David Shaw and Dr. Jo Ann Goldbaugh Shaw make an impact on Health Sciences training

MORGANTOWN, W.Va. – David Shaw, pharmacist, and Jo Ann Goldbaugh Shaw, M.D., know what it’s like to be “starving students.” They worked their way through undergraduate and graduate school, sometimes trudging up hill, in the snow just to get to class and then to work.

David worked as a pharmacy technician while enrolled in the WVU School of Pharmacy, and Jo Ann worked as a medical technologist while completing her medical degree at WVU.

Because of their experiences, the Shaws, from Wheeling, have chosen to dedicate a substantial financial gift to the School of Medicine that will help support a $5-million expansion of the WV STEPS Center (Simulation Training and Education for Patient Safety), an inter-professional healthcare training laboratory that provides students and clinical learners with hands-on access to patient simulators capable of everything from trembling and crying, to bleeding and giving birth. Using advanced technology, the Simulation Center helps clinical learners improve their analytical, diagnostic, communications, and crisis-intervention skills.
Photo of Jo Ann and David Shaw with WVU faculty
“The WV STEPS Center couldn’t be a more perfect fit for our intentions,” Jo Ann Shaw said. “We can impact a broad group of students and clinicians and provide a team environment where pharmacy, nursing, and medical students and others get the hands-on training they need. As a practitioner, you can finish school with clinical experience that makes you feel confident and prepared to begin working immediately in the healthcare field.”

The gift will enable the WV STEPS Center to expand its footprint within the Health Sciences Center; improve computer-based systems; open a fifth simulation laboratory dedicated to “mothers and babies” that is equipped to simulate the obstetrical environment; and enhance programs, such as the Standardized Patient and the Clinical Skills programs. Expected completion date is spring 2015.

The simulation center was recently granted accreditation in the areas of Teaching/Education and Assessment by the Society for Simulation in Healthcare and the Council for Accreditation of Healthcare Simulation Programs. Communication and collaboration between the Health Sciences Center schools were the top strengths listed by the review committee.

“It is timely that our Health Sciences Simulation Program has joined about 30 other programs internationally that have achieved this accreditation status at the same time that David and Jo Ann Shaw have so generously contributed their support to our mission,” David Wilks, M.D., medical director of WV STEPS and assistant dean for Technology in Medical Education in the School of Medicine, said. “I believe that they see and understand the innovative work we do. Their support for our program will allow us to continue to provide the highest quality educational experiences for the future healthcare professionals of West Virginia and our country.”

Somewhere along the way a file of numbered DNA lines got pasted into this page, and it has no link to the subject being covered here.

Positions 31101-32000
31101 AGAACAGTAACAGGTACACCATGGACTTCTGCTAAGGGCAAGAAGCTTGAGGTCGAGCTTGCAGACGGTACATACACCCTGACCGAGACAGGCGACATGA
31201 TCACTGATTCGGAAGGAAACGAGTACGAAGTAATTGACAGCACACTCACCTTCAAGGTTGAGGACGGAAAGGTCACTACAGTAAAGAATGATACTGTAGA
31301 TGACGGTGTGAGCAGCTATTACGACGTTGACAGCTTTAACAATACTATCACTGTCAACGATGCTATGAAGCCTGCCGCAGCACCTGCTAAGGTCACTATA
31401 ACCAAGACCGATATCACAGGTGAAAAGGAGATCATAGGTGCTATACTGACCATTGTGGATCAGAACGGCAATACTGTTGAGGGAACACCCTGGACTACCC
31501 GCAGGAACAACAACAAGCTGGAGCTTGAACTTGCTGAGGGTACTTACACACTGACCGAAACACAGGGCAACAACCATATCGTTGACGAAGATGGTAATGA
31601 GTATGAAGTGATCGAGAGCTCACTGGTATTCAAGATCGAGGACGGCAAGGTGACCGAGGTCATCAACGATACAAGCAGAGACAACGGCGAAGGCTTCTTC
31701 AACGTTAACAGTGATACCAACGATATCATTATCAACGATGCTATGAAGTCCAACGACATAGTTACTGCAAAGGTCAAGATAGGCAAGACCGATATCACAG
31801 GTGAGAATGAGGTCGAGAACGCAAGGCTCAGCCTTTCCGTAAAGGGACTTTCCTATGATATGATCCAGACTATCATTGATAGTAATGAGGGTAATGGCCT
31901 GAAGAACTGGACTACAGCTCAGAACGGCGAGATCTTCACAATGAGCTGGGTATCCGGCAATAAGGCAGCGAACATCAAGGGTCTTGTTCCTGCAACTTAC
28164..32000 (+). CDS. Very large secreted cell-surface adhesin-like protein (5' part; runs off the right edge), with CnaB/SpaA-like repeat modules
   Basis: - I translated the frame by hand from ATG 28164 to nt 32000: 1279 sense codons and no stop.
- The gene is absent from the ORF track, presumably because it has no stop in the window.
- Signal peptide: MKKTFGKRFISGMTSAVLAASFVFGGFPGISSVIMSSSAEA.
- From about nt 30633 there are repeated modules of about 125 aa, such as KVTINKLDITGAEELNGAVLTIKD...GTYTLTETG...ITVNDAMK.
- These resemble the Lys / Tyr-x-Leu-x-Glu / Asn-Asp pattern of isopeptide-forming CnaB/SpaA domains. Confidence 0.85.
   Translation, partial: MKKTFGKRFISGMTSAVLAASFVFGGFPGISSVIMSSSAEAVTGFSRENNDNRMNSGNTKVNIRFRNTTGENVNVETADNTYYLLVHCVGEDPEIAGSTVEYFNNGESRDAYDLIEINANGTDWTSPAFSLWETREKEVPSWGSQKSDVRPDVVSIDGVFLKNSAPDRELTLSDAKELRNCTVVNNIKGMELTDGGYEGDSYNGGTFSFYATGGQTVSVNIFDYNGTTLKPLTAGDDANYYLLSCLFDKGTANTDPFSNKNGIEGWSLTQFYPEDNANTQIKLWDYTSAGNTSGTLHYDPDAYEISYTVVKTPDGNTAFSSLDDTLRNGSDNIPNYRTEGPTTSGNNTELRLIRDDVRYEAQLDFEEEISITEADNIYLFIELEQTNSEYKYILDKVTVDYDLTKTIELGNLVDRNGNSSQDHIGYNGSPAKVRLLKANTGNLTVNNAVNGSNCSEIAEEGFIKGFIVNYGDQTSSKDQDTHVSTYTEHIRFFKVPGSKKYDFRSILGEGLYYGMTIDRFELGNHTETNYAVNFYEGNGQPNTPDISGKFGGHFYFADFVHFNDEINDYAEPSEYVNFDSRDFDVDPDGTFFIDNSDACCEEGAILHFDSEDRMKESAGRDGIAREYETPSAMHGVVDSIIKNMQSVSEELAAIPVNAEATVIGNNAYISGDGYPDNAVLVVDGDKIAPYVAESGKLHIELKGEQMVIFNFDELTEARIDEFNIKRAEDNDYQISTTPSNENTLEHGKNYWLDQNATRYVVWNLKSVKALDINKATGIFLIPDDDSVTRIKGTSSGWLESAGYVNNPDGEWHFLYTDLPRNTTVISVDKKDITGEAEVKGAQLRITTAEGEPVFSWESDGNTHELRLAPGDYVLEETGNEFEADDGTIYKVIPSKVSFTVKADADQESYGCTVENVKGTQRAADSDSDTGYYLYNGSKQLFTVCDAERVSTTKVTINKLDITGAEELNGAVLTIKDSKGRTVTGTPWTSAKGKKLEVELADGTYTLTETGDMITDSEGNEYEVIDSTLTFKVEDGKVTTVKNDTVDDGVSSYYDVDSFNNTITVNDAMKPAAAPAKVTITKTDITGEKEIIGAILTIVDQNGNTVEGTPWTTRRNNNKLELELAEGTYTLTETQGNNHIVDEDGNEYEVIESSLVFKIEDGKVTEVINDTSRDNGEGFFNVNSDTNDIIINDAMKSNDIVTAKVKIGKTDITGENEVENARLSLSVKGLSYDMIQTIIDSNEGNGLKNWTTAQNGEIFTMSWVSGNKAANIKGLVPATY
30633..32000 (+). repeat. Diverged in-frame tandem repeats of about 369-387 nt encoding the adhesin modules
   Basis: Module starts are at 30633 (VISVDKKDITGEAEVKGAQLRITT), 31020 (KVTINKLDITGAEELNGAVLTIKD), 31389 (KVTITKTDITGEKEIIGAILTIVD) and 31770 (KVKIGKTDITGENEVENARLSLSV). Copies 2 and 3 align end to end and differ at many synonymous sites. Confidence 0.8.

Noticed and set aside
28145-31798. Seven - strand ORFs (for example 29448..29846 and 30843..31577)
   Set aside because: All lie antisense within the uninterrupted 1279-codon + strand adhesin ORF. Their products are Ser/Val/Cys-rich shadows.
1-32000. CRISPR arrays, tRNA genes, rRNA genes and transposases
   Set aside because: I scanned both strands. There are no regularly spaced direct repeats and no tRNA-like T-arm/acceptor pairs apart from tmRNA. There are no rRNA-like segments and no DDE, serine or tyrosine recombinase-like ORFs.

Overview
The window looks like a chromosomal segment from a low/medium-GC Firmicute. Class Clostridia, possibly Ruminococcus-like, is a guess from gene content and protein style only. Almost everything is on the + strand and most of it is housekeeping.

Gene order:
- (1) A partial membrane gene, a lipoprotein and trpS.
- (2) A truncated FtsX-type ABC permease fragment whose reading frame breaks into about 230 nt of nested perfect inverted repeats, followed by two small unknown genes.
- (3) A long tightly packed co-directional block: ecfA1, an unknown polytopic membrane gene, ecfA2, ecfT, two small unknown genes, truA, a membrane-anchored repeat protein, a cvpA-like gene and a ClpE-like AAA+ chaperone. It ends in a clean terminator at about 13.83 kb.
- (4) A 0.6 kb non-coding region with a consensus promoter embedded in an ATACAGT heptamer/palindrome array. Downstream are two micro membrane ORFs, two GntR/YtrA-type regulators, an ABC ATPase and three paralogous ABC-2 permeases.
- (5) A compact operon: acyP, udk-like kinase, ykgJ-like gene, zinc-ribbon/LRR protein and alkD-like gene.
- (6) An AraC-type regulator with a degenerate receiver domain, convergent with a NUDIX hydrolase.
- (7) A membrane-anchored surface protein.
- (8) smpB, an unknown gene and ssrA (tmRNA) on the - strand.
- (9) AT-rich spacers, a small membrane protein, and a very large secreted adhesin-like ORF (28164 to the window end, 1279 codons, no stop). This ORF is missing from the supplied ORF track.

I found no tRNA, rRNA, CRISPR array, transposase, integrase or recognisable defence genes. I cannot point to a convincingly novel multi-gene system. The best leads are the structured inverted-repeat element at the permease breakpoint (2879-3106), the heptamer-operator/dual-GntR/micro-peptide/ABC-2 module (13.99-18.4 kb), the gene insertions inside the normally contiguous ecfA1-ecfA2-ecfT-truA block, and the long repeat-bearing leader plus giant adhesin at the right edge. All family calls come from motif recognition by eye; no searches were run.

“The Shaws, with their generosity, are helping to create extraordinarily competent, highly competitive Health Sciences students graduating from WVU,” Arthur J. Ross, III, M.D., M.B.A., dean of the WVU School of Medicine, said. “They are helping to train the future healthcare practitioners that will take care of West Virginians. And, they get to see their gifts at work right away.”

An additional donation will also support the Jo Ann Goldbaugh Shaw Scholarship Fund, which they established in 2011 to help students from each of the four years of medical school with tuition and expenses.

“It was the trials and tribulations that we had while we were in school that helped us to consider creating this scholarship fund,” echoed both Shaws. “We are in a unique position to be able to provide financial assistance, and we are hoping that our fellow alumni will follow suit, even if it’s to support an established fund, such as the Dean’s Scholarship Fund. Others don’t have to commit at the level we do but can commit at a much smaller level and collectively have a huge impact.”

The Shaw Scholarship Fund recently reached the $1-million mark and will successfully fund four separate scholarships. Two WVU medical students are currently receiving scholarship assistance from the Shaw Scholarship Fund, and a third student will be named in the near future.

“The Shaw Scholarship Fund is an essential tool in helping West Virginia students stay in West Virginia for their education,” Dr. Ross said. “With this type of financial gift, we can offer students a competitive scholarship that would entice them to pursue their medical studies at WVU, rather than at an institution elsewhere. We are so fortunate to have very special alumni who have put their WVU education to work and value the opportunity of supporting future WVU graduates.”

The contribution was made in conjunction with A State of Minds: The Campaign for West Virginia’s University. The $750 million comprehensive campaign being conducted by the WVU Foundation on behalf of the University runs through December 2015.

Photo identifications: (from left to right) Dr. Arthur J. Ross III, dean of the WVU School of Medicine; Josh Roach, third-year medical student and recipient of the Shaw Scholarship; and Dr. JoAnn and David Shaw

For more information: Angela Jones-Knopf, News Service Coordinator, 304-293-7087
ts: 07-25-14